• Mentoring in the Workplace: Think mentorship is just one-on-one help from a more experienced colleague? Think again! There are many mentoring structures to choose from, depending on the goals of the mentors and mentees. Identify which structures may help you in your career.
  • Finding a Professional Mentor: Finding the right mentor can make a big difference in your career. Once you find a potential mentor, how should you approach them? Find ideas for turning a current professional relationship into a mentorship.
  • How to Become a Mentor: You may want to consider becoming a mentor if you have experiences and skills to offer. Even if you are early in your career or new to your position, you still have knowledge to share. Find steps to take to be ready when a mentorship opportunity arises.

Additionally, as you think about the goals or skills you want to work on and how mentorship could play a role in achieving them, consider tying them to your Performance Excellence goals (for support staff). For more information about how to set yourself up for success as you identify goals, check out this When SMART Meets HARD: Setting Goals that Matter article. 

Leading Change with Emotional Intelligence

Written by Jennie Yelvington, MSW, ACSW, Program Manager, MSU HR Organization & Professional Development

Emotions tend to run high during times of change, and to navigate effectively for themselves and others, leaders need emotional intelligence (EQ). At its essence, EQ is the ability to regulate oneself and effectively interact with others. To help leaders assess all essential EQ traits, Harvard researcher Daniel Goleman shares that EQ is comprised of these four key components (Goleman, 2020):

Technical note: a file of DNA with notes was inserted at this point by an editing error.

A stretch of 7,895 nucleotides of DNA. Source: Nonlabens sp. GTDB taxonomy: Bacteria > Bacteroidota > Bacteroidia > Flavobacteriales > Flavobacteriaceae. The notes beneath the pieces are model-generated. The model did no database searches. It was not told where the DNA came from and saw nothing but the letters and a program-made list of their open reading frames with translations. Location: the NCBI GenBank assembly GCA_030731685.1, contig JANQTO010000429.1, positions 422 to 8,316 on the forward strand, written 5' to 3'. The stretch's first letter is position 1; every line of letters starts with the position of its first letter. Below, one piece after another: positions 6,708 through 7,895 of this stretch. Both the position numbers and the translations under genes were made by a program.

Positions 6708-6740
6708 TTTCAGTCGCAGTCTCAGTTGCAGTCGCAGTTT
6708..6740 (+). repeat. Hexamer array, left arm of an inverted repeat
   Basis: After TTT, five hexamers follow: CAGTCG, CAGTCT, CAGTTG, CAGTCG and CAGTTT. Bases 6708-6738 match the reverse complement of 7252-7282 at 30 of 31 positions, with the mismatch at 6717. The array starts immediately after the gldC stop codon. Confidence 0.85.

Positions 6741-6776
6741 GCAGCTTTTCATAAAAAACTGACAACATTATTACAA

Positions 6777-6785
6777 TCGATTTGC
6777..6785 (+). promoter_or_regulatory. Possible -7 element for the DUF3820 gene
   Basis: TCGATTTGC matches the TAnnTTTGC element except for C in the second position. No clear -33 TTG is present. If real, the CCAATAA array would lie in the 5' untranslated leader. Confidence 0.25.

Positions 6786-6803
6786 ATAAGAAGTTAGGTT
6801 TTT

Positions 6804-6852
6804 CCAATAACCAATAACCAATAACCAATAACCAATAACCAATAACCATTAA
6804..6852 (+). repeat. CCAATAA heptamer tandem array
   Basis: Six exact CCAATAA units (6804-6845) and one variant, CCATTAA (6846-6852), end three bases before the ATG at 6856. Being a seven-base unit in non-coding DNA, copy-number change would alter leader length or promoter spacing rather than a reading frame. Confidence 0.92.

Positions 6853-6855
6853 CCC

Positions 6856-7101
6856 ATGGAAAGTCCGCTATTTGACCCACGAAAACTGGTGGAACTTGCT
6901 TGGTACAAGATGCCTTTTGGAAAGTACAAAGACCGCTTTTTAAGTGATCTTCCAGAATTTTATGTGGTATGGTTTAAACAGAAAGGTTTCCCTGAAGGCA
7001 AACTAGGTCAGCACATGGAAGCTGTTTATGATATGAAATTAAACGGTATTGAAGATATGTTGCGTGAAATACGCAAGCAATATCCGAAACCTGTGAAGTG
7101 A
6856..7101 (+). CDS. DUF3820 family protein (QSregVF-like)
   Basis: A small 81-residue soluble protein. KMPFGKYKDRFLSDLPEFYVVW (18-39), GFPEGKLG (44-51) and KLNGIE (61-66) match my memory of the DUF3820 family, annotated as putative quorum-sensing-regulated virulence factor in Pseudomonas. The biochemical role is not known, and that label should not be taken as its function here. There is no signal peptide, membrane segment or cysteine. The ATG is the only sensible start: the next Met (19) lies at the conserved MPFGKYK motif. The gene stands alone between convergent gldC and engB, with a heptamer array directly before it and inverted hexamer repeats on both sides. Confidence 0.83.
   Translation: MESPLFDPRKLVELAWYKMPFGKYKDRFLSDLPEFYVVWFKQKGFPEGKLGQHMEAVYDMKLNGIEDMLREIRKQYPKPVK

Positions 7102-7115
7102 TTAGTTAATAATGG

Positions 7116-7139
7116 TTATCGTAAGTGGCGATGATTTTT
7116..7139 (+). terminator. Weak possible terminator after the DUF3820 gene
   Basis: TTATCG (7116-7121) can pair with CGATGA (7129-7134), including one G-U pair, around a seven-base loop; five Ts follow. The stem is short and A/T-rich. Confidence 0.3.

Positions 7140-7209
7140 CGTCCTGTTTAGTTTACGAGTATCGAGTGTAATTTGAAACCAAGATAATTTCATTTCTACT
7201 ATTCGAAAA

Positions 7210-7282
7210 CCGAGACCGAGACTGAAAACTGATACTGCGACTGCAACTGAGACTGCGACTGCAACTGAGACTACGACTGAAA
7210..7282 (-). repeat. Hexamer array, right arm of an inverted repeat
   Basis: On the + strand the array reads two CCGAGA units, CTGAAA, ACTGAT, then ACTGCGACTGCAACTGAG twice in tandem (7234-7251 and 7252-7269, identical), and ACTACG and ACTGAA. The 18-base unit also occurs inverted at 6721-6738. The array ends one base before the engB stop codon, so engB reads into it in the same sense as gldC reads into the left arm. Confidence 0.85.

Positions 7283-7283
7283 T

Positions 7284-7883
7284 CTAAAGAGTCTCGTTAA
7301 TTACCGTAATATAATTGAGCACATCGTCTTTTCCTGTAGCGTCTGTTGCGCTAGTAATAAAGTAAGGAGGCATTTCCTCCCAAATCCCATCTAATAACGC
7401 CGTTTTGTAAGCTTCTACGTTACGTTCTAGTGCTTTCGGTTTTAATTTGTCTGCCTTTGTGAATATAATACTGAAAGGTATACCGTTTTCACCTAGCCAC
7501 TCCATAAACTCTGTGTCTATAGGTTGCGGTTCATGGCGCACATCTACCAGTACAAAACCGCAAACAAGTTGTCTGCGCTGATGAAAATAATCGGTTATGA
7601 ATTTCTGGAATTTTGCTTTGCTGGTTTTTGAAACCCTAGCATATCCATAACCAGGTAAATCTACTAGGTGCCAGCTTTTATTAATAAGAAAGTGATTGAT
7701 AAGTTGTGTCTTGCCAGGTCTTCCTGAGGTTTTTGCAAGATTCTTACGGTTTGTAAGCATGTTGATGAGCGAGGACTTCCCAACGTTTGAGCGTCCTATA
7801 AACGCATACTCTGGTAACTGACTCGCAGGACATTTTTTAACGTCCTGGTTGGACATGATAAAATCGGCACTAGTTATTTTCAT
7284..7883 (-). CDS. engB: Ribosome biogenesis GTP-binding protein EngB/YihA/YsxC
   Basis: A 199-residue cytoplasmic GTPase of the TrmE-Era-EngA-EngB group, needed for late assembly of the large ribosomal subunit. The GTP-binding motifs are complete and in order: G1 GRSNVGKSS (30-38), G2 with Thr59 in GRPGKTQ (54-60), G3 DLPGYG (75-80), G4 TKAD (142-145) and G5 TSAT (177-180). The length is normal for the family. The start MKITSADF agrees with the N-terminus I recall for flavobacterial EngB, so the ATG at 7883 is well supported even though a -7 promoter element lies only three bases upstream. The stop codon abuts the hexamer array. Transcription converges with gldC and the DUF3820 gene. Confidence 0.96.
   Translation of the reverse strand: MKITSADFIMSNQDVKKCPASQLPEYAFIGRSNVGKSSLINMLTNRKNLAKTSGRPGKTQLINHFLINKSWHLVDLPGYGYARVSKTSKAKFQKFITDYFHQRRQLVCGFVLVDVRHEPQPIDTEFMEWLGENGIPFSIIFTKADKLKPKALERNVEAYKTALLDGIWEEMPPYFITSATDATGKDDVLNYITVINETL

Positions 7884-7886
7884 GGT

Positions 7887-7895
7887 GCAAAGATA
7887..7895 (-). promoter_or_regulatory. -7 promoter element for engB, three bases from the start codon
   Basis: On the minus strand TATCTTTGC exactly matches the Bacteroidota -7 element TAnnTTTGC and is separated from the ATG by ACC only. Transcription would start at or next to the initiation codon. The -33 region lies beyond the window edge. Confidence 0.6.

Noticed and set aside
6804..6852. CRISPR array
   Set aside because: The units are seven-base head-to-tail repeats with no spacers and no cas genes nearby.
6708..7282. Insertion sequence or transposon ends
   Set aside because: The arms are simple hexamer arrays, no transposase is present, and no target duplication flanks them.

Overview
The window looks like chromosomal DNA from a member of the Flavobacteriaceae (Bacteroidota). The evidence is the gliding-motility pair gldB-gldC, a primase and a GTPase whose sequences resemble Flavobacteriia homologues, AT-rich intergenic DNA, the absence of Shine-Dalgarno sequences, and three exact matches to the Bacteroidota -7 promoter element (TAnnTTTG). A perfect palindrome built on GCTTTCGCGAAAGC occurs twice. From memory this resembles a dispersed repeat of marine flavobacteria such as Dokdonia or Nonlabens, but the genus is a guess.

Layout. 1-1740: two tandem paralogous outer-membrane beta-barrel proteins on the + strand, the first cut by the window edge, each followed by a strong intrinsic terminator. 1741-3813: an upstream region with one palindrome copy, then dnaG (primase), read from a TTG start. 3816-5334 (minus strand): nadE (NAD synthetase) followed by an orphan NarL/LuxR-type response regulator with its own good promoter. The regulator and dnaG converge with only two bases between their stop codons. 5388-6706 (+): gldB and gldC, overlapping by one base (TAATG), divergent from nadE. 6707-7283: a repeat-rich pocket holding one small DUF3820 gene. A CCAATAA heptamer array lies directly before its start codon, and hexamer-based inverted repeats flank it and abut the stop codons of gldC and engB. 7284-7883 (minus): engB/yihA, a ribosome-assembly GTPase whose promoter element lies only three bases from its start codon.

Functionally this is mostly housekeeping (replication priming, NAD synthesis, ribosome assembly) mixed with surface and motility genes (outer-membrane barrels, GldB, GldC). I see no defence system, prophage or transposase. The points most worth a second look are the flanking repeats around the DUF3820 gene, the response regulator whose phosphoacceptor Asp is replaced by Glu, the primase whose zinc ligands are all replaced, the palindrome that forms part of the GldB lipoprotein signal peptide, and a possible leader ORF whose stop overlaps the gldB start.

• Self-Awareness: To understand your moods, emotions and drives, as well as personal strengths and limitations
  • Self-Management: To demonstrate emotional self-control, adaptability, striving for excellence, an appreciation of feedback and a positive outlook.
  • Social Awareness: To have the capacity and demonstrate an ability for empathy and to read the dynamics of a group or organization.
  • Relationship Management: To deal effectively with conflict, facilitate teamwork, and demonstrate the capacity to influence, mentor and inspire others.

While these skills can be more natural for some leaders than others, all can be learned and are critical as we lead the way through changing times. The article Using Emotional Intelligence to Lead in Higher Education notes, “when leaders apply the principles of Emotional Intelligence in their daily leadership practices, a myriad of congruent studies on working environments and job satisfaction revealed that self-efficacy is heightened. Essentially, not only do people feel more valued, they feel a heightened sense of empowerment and confidence in their ability to accomplish tasks and achieve goals” (Vinciguerra, 2017). All of this is particularly critical when leading through change, when people tend to be stressed and fearful. Conversely, leaders who are lacking in these skills tend to struggle with behavioral problems within the team and a lack of progress in the change effort.